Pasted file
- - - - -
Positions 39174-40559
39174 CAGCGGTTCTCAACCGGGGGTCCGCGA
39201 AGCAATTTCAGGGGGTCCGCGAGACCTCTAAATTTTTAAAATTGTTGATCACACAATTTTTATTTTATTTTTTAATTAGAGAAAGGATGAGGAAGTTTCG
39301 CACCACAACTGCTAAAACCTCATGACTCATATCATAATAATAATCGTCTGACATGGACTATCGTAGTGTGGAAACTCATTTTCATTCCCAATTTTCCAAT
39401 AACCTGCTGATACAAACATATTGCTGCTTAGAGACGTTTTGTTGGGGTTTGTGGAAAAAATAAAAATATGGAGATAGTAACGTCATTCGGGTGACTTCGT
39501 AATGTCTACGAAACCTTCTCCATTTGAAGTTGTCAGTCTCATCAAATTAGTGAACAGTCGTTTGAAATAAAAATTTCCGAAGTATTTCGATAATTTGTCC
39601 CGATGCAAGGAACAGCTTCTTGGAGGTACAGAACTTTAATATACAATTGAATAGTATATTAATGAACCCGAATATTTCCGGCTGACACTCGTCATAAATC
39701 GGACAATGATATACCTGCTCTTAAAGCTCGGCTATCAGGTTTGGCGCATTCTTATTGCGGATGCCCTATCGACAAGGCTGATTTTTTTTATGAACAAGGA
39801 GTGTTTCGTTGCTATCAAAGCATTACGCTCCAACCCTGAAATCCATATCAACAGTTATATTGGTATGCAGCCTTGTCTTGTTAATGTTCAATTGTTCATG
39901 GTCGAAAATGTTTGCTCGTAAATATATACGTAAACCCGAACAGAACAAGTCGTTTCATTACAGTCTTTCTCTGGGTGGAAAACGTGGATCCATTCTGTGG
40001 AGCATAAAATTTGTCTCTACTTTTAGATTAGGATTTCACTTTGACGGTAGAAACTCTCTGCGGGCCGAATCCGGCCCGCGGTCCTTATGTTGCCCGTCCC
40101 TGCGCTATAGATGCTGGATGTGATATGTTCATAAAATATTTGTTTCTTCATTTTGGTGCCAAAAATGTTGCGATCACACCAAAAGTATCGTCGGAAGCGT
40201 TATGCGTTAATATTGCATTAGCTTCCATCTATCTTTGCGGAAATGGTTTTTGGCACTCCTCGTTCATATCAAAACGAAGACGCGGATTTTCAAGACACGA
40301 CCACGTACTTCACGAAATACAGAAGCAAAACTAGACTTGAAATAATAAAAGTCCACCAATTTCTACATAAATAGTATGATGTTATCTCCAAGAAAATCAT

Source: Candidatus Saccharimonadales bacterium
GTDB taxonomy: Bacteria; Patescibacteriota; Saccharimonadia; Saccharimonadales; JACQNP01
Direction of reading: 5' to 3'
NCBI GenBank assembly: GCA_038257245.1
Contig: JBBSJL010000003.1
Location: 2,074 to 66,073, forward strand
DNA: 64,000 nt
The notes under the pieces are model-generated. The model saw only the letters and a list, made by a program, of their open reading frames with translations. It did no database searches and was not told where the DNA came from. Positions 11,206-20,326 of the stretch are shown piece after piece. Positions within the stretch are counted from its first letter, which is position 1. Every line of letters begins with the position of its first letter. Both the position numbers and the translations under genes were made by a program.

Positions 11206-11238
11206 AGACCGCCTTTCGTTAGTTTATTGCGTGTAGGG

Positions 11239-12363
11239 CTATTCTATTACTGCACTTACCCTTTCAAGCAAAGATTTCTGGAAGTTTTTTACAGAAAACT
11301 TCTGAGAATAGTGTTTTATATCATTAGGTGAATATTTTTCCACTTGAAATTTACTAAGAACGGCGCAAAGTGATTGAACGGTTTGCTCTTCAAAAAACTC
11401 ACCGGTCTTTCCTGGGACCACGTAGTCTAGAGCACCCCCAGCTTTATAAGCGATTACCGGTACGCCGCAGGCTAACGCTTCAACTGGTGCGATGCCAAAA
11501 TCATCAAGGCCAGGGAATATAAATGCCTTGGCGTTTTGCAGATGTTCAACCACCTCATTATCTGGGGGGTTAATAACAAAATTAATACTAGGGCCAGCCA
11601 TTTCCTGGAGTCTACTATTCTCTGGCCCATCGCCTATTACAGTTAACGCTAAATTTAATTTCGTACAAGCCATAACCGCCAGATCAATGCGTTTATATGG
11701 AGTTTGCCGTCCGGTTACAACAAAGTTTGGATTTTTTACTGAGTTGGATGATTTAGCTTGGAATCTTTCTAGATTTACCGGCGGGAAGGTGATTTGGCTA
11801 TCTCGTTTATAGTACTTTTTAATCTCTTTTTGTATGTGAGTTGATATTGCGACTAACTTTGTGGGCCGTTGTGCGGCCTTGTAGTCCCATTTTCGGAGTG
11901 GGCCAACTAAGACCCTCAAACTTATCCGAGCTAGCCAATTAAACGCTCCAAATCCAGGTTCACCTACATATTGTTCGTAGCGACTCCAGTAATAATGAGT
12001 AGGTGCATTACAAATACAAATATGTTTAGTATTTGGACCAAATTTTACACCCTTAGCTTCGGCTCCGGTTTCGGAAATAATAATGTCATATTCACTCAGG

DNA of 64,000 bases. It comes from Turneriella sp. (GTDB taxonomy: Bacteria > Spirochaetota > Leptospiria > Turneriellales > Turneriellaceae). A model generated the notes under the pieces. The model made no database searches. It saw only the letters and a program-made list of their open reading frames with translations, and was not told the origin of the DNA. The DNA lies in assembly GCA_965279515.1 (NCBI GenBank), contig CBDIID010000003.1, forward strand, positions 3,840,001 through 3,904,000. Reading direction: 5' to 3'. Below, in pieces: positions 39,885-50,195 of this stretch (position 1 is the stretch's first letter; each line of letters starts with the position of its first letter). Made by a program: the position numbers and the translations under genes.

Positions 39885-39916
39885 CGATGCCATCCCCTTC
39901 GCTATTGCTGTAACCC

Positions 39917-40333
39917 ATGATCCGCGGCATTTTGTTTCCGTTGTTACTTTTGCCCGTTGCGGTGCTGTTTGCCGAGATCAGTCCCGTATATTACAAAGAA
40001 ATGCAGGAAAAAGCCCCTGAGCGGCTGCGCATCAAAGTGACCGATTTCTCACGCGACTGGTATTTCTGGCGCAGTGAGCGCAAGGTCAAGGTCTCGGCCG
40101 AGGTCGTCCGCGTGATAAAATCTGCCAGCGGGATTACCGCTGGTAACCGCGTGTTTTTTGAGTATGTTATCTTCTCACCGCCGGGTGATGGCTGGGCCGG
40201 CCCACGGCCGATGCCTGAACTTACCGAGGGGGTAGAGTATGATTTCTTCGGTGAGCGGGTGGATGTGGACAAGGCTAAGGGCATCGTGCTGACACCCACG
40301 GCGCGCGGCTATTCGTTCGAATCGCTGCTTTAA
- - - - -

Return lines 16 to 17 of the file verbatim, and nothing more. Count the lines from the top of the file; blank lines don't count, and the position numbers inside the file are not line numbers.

GTDB taxonomy: Bacteria; Patescibacteriota; Saccharimonadia; Saccharimonadales; JACQNP01
Direction of reading: 5' to 3'